Evaluation of the Effect of Upper-Level Cirrus Clouds on Satellite Retrievals of Low-Level Cloud Droplet Effective Radius

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1 Evaluation of the Effect of Upper-Level Cirrus Clouds on Satellite Retrievals of Low-Level Cloud Droplet Effective Radius F.-L. Chang and Z. Li Earth System Science Interdisciplinary Center University of Maryland College Park, Maryland Z. Li Department of Meteorology University of Maryland College Park, Maryland Introduction The earth s radiation budget is sensitive to changes in the microphysical properties of low-level stratiform clouds. Theixtensive coverage can significantly reduce the solanergy absorbed by the earth system. An estimate of reducing the global-mean droplet effective radius ( ) of these low-level clouds by ~2 µm, while keeping the column liquid water constant would balance the warming due to CO 2 doubling in the atmosphere (Slingo 1990). Accurate determination of the droplet of low-level clouds is hence essential in radiative transfer and climate modeling studies. Satellite observations have been the primary source for routinely obtaining cloud droplet on a large spatial scale. However, due to the ubiquitous presence of ice clouds that regularly cover ~20-30% of the globe, almost a third of the global cloud cover resides in upper-level clouds and yet, half of this coverage is in the form of optically thin cirrus (Hartmann et al. 1992). These upper-level thin cirrus clouds may have a large impact on the emitted radiation and solar radiative transfer when absorption by ice crystal is significant. Distinguishing thin cirrus clouds from satellite measurements is especially challenging owing to the wide range of ice particle sizes and shapes and their various scattering and absorbing properties. The large spatial and temporal variability of cirrus emittances and optical thickness make cloud property retrieval a difficult task. The task becomes even more difficult when the cirrus clouds are simultaneously overlain with low-level water clouds. Despite these challenges, our capability of remote-sensing cloud properties from space can be enhanced with the National Aeronautics and Space Administration (NASA) moderate-resolution imaging spectrometer (MODIS) satellite observations, which provide cloud images at 36 bands of high spectral resolutions located between µm (King et al. 1992). In this preliminary study, the effects of thin cirrus clouds on satellite retrievals of low-level cloud droplet are evaluated by comparing between the retrievals with a correction of cirrus effect and those without the correction. The evaluations were of the retrievals made by the MODIS at 1.65, 2.15, and 1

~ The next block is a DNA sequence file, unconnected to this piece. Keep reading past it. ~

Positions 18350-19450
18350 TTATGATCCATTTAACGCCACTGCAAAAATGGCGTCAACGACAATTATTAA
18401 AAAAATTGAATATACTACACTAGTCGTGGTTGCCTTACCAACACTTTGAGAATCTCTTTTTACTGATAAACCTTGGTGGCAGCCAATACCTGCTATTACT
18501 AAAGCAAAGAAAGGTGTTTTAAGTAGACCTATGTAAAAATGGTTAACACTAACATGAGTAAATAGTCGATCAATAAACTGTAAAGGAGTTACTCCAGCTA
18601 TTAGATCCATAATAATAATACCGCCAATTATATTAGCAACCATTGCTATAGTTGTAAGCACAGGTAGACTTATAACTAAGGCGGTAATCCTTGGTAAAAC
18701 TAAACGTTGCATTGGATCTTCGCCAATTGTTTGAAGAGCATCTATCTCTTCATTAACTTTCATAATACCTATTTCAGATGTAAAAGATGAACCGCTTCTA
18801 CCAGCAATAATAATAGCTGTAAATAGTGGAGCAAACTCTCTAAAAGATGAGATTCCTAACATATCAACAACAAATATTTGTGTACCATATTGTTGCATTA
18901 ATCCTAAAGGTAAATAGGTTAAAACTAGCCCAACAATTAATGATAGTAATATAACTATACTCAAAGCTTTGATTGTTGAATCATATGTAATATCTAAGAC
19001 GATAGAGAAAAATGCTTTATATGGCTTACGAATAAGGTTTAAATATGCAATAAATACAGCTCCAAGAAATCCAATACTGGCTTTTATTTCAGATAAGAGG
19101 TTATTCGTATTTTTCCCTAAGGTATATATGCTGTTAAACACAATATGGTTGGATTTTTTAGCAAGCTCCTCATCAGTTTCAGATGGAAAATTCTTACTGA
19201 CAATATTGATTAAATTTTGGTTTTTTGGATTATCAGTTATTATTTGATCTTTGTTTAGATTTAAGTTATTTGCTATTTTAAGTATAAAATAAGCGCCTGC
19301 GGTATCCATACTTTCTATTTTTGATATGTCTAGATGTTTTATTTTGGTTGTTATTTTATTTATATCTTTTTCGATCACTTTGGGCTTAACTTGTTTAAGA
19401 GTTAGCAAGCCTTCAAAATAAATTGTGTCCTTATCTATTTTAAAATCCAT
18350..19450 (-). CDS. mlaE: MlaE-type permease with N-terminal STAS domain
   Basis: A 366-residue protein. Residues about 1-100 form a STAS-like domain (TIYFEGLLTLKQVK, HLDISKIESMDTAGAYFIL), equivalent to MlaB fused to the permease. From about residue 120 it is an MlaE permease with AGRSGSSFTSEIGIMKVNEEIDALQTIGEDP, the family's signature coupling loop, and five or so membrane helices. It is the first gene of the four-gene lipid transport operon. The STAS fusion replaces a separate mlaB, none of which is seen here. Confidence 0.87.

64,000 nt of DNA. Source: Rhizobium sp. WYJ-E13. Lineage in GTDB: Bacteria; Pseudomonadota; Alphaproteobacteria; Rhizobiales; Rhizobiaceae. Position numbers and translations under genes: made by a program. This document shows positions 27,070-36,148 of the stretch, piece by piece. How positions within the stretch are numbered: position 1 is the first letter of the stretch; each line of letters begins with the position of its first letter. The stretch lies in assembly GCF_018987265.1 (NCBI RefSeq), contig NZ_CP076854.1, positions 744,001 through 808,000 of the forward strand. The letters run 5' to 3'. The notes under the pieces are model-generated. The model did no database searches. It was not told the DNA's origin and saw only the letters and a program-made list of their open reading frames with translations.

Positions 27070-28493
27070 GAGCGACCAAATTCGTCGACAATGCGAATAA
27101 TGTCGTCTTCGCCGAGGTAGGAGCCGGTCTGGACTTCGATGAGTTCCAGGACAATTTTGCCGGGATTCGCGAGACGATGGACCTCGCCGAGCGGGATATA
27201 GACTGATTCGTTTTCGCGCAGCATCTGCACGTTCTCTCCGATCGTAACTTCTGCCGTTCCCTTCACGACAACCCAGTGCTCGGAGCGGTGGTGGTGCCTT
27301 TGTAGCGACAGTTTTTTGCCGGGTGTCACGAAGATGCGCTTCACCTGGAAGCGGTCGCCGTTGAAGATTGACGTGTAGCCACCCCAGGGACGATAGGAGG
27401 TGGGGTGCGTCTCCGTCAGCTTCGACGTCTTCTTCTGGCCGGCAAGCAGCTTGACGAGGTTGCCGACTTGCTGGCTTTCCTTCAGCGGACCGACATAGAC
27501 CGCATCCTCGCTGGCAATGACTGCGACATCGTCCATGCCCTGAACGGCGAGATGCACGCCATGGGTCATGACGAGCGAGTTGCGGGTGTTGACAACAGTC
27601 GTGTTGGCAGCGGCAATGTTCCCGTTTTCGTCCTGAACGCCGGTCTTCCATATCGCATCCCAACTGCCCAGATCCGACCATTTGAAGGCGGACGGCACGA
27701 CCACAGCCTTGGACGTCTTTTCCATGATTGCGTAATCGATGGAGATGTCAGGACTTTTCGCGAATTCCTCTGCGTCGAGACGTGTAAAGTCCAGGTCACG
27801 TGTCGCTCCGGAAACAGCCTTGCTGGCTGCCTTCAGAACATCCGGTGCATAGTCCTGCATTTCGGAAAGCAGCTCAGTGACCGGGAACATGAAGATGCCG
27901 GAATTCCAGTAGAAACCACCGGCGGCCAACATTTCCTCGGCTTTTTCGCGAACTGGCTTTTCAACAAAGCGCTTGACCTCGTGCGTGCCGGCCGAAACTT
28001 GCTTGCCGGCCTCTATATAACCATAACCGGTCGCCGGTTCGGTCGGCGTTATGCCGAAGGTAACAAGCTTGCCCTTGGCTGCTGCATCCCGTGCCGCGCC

2 3.75 µm. The existence of cirrus clouds was identified using MODIS 1.38-µm measurements. Such cirrus detection is impossible for the advanced very high resolution radiometer (AVHRR) satellite retrievals without a 1.38-µm channel. The conventional threshold methods that are commonly applied to observations at visible and infrared channels for cloud type classification is not optimal for discriminating the contamination of upper-level thin ice clouds. The evaluation focuses on the MODIS overcast pixels that were both covered by low-level clouds and contaminated by thin cirrus with an optical depth in the range of Radiative Transfer Model Lookup tables of modelled reflectances and emissions were calculated for MODIS 0.63, 1.65, 2.15, 3.75, 11, and 1.38-µm channels by employing an adding-doubling radiative transfer model. The atmospheric column was divided into 12 vertical layers with the cirrus cloud layer placed at 10 km. Low-level water-cloud layer were placed at five different altitudes from zero to 5 km. Mie theory and lognormal droplet size distribution were adopted to calculate the water cloud optical properties for 18 droplet and 23 cloud optical depths. Atmospheric transmission and scattering properties were calculated using the moderate-resolution atmospheric radiance and transmittance model 4. Lambertian surface reflection was assumed, but the cloud property retrievals were insensitive to the uncertainty in surface reflectance. The cirrus optical properties were following the MODIS Algorithm Theoretical Basis Document (King et al. 1997). Figure 1 shows the refractive indices of real and imaginary parts for water and ice in the visible and near-infrared wavelengths ( µm). The refractive indices are appreciably different between water and ice at wavelengths of 1.65, 2.15, and 3.75 µm. Notably, ice has a much larger absorption at 1.65 µm than water as seen in Figure 1b for the imaginary part of refractive indices. The extinction coefficients, single-scattering albedos, and asymmetry parameters for the cirrus clouds are listed in Table 1. Figure 2 shows the model-calculated reflectances at 0.63 µm (x-axis) versus (a) 3.75 µm, (b) 2.15 µm, and (c) 1.65 µm for low-level clouds with various cloud optical depths of 6, 12, 24, 48, and 96 and droplet effective radii of 4, 10, and 20 µm, respectively. Such reflectance sensitivities have been presented in many previous studies (e.g., Arking and Childs 1985; Nakajima and King 1990; Platnick and Twomey 1994; Han et al. 1994). Also plotted in the figure (dashed curves) is the similar reflectance, which was calculated with an overlaying thin cirrus layer of cloud optical depth at 0.5 placed at 10-km altitude. The effects of the thin cirrus above the low-level water clouds are small at the 0.63-µm visible wavelength, but significantly reduce the reflectances at near-infrared wavelengths. Data Analysis The MODIS satellite observations on April 2, 2001, passing over the Oklahoma Southern Great Plains (SGP) site of the U.S. Department of Energy s (DOE s) Atmospheric Radiation Measurement (ARM) Program were analyzed to examine the effects of thin cirrus clouds on the retrievals of low-level cloud droplet. The ARM SGP site was overcast by a low-level stratus cloud layer on this date as observed 2